Thursday, January 21, 2010

Characters and Story

As a child, I had dolls, my own little rocking chair--and books. And I loved my books. I'm told I thought I could "read" at two years old--except that, as I parroted the story, I held the book...upside down.

Later I'd happily skip off to school with a bit of money Mom gave me for the Scholastic book fair. And my grandmother contributed by way of a membership in a children's book-of-the-month club--some of which I still have. In the early teen years, friend Kathy and I frequented the town library and toted numerous books back and forth.

Some of my favorites when I was little? The Secret Garden, Heidi, Little Women. As I got older I loved Mitchell's Gone with the Wind, Catherine Marshall's Christy, and a title from my grandmother's shelf, The Edge of Time, by Loula Grace Erdman.

As I begin the journey into my next book, I'm anxious to get to know my main character. Who is she? What does she need/want? What conflicts will rise up to block her way? What's her story? I have a couple of ideas, but not enough yet.

And so I'm revisiting some of my favorite books and reacquainting myself with "old friends," seeking the threads as to why their stories have endured. I continue to read new titles, and explore their threads--to glean and grow and go forward.

What about you--who are some of your childhood book "friends," and why?

I've always sort of believed that these people inside me--these characters--know who they are and what they're about and what happens, and they need me to help get it down on paper because they don't type. --Anne Lamott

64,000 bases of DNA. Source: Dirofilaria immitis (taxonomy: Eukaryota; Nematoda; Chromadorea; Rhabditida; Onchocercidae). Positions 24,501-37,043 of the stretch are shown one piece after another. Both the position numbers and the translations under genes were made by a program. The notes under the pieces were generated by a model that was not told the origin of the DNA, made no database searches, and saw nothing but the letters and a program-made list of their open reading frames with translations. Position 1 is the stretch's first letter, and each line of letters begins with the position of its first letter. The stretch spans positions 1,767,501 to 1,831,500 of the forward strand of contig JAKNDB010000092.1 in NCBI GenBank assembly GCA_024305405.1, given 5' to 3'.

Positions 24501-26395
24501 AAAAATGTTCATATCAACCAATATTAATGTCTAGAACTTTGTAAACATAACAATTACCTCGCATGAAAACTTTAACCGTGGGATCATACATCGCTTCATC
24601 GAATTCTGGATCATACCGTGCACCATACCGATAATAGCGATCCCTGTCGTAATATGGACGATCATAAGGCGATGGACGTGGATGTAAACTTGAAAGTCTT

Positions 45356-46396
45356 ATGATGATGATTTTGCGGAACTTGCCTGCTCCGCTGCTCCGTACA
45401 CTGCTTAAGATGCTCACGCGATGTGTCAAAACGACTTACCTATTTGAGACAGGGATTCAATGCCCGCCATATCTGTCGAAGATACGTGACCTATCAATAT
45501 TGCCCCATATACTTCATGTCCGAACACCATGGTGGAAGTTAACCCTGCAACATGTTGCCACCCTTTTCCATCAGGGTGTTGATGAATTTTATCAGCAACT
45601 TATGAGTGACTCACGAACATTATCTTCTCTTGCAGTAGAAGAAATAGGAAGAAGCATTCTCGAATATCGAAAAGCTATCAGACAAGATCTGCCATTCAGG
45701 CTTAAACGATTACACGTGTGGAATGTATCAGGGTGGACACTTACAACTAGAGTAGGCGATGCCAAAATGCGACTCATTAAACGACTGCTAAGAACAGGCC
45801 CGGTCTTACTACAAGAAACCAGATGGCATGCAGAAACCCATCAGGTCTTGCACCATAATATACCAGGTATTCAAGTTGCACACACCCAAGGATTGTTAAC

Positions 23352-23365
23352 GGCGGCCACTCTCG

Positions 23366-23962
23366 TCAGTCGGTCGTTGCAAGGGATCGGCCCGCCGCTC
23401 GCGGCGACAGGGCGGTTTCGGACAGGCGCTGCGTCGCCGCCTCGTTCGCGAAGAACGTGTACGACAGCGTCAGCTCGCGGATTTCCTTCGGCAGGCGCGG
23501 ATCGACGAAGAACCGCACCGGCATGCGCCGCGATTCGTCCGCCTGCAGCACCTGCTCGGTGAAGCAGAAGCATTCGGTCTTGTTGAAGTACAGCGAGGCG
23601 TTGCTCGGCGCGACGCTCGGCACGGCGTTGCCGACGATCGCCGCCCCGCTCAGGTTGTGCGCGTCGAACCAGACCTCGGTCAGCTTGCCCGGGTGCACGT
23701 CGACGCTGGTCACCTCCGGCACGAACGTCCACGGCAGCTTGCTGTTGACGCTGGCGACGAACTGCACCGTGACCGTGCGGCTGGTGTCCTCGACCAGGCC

1. When I was a child I didn't read much... but I played many different characters! I think that's why I'm an actress today!
    But, I remember my favorite book... "The Little Prince" I carry it with me every place I go to live! I took to Japan and brought it with me to US and I still read it :)
    Interesting to see the questions you have to ask when writing a book! They are the same questions that I ask when portraying a character! I'm always so anxious to find out everything I can to bring him/her to life. I read the script so many times and every time I discover some thing new!

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  3. Sorry! What I was saying was that "The Little Price" was the book I had recommended to you...what a coincidence. :)
    You know that for me it was my beloved Anne of Green Gables. She always spoke to me for some reason--maybe because her imperfections made her so real and lovable.

  4. Prince! I meant Prince! So sorry to clutter your comment area! I'm leaving now, for good...

  5. Now I've REALLY got to read the Little Prince! And don't leave, this is too much fun. It's the keys, you know, the keys are out to mess us up!

  6. I confess that although I loved going to the library as a young child I didn't read many novels. I wasn't really a brooding teenager but I liked brooding novels. The great Russians fascinated me , such a different world from ours. Now that I am very middle aged I love Austen (not Steve), and Little Women too. The people are indeed like old friends to me. There is so much insight into people's character there.
    Brooding just doesn't appeal to me anymore!

  7. Oh, by the way, Bill gave me a copy of the 1934 movie of Little Women with Kate Hepburn. One of my favorite movies ever.

  8. Thanks for the responses, friends! I love getting your comments and learning new things from--and about--you, too :-)